Taking Care of Your Startup in and after the Pandemic

Updated: Apr 1

Over the last week, I have been in discussions with many founders figuring out how we should prepare for the changing environment. In this article, I share some findings that may be useful to other founders as well.


Understand the Impact on Your Business

First and foremost, it is crucial to understand the impact of the situation on your business. As most of the businesses are in the same situation as you, i.e. figuring out the way forward, the potential clients do not have resources to focus on new projects. Also, as we have learned from the previous turmoils, during times of uncertainty, the potential clients are unlikely to engage significant chances. Thus, these elements are likely to decrease new sales.

Your business will be impacted, monitor the signals, act promptly

Keeping a keen eye on sales and use metrics helps you to see early signals of how your clients are reacting to the situations. This enables you to respond promptly.


Also, it should be kept in mind that changes in markets also mean that new opportunities may arise. You might be able to spot these opportunities by yourself, but keeping in touch with your clients and solving their new issues may give your insights on these opportunities arising.


Understand the Impact on the Funding Markets

No matter how long the pandemic will continue, the funding markets are already affected. In the equity markets this means in a nutshell that the investors will become more conservative:

  1. The angels and family offices make fewer investments. Also, their principal focus will be on ensuring the success/survival of their existing portfolio companies, so the investment focus will be on follow-on investments, not new ones.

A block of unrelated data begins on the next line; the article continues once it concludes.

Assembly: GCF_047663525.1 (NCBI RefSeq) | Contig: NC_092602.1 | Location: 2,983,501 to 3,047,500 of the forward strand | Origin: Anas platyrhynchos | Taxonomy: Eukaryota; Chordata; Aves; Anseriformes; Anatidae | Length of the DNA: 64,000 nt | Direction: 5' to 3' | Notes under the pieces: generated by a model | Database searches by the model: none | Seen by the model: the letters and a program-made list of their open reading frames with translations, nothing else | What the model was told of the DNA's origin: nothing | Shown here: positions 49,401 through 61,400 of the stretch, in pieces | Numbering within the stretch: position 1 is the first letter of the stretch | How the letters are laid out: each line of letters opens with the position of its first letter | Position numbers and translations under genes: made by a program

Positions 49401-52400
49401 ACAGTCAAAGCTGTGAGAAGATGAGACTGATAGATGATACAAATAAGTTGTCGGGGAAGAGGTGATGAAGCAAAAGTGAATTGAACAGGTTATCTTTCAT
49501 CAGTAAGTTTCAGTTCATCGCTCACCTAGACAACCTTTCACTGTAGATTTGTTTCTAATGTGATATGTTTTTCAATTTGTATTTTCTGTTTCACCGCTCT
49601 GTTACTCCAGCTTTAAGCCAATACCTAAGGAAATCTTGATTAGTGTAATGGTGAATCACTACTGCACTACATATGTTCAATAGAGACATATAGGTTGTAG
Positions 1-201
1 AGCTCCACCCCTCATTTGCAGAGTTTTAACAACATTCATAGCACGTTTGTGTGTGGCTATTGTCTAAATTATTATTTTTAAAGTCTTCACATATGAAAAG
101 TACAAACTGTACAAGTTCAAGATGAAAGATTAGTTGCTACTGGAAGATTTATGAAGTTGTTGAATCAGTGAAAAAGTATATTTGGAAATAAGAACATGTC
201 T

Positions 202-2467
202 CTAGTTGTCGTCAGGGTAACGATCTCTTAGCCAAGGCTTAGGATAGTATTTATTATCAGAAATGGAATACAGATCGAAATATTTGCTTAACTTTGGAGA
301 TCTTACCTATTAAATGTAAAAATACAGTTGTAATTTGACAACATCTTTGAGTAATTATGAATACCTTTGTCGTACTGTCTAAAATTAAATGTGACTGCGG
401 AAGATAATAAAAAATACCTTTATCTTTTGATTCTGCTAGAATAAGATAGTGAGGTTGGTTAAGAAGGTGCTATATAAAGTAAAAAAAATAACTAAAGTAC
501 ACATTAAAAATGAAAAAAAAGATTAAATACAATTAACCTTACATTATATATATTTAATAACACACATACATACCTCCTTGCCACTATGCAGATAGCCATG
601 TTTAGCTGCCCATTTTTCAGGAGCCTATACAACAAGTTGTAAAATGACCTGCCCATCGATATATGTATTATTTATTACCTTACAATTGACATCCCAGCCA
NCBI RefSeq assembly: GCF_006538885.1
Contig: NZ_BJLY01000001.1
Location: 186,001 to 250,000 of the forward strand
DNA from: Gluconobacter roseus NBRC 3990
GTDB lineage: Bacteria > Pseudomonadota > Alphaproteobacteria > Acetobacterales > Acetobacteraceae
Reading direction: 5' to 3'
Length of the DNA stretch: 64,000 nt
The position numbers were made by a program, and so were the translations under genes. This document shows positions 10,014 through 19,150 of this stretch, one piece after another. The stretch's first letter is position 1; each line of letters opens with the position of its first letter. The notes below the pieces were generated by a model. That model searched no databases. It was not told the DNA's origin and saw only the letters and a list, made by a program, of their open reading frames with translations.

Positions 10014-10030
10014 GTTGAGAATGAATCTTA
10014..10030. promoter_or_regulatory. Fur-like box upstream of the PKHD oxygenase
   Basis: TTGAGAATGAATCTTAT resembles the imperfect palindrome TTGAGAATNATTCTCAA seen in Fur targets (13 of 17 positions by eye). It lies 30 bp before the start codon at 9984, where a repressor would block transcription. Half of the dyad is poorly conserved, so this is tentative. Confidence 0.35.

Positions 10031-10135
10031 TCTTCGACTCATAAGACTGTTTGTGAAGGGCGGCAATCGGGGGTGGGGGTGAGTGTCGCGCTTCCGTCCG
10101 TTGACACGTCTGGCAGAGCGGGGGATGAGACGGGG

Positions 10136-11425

2. The VCs will continue investing, however, for those VCs who already have a significant amount of portfolio companies, the primary focus will be, as with the angels and family offices, in the existing portfolio companies. The VCs that have closed their funding rounds recently have resources to invest and are making new investments as well.

  3. As there is less money on the markets, investors will have more opportunities locally as well. From the Finnish point of view, this means a reduction in international VC activity.

All in all, these changes will reduce the capital available in the market. Therefore, it is important to ensure sufficient runway to push through the turmoil.


Protect Your Cash

As stated above, the equity markets are in turmoil and you do not want to be fundraising during this time. For one, if it succeeds it will most likely be expensive (i.e. the valuations will be lower than before); and for two, it will most likely not succeed. Thus, protecting your cash and ensuring sufficient runway, or even better: positive cash flow, is important.


To improve the cash flow situation, it is good to go back to the impact on business and review the expenses accordingly: Which costs are critical, which are beneficial (i.e. nice-to-have) and which are useless?

If the customers are not buying, it makes very little sense to pour money in sales and marketing. Rolling out a product version n+1 would be nice to have, but postponing the R&D expenses might make more sense.

Different countries are also rolling out different financial support packages to respond to the situation. Finding out about these alternatives and applying them may give you additional cash and help you with your runway. As of the date of this article, the following solutions are available in Finland:


Take Care of Yourself - The Storm Will Pass

Finally, take care of yourself and people around you. The situation is difficult, but at some point, the storm will pass. Acting promptly helps you to get to that point. Protecting your cash will be important and it is better to have too long runway than a too-short one.

We have yet to hear about a startup that failed in a downturn due to too high cash reserves

(Edited 1.4.2020: Added ELY Center funding to the list of financial support options.)

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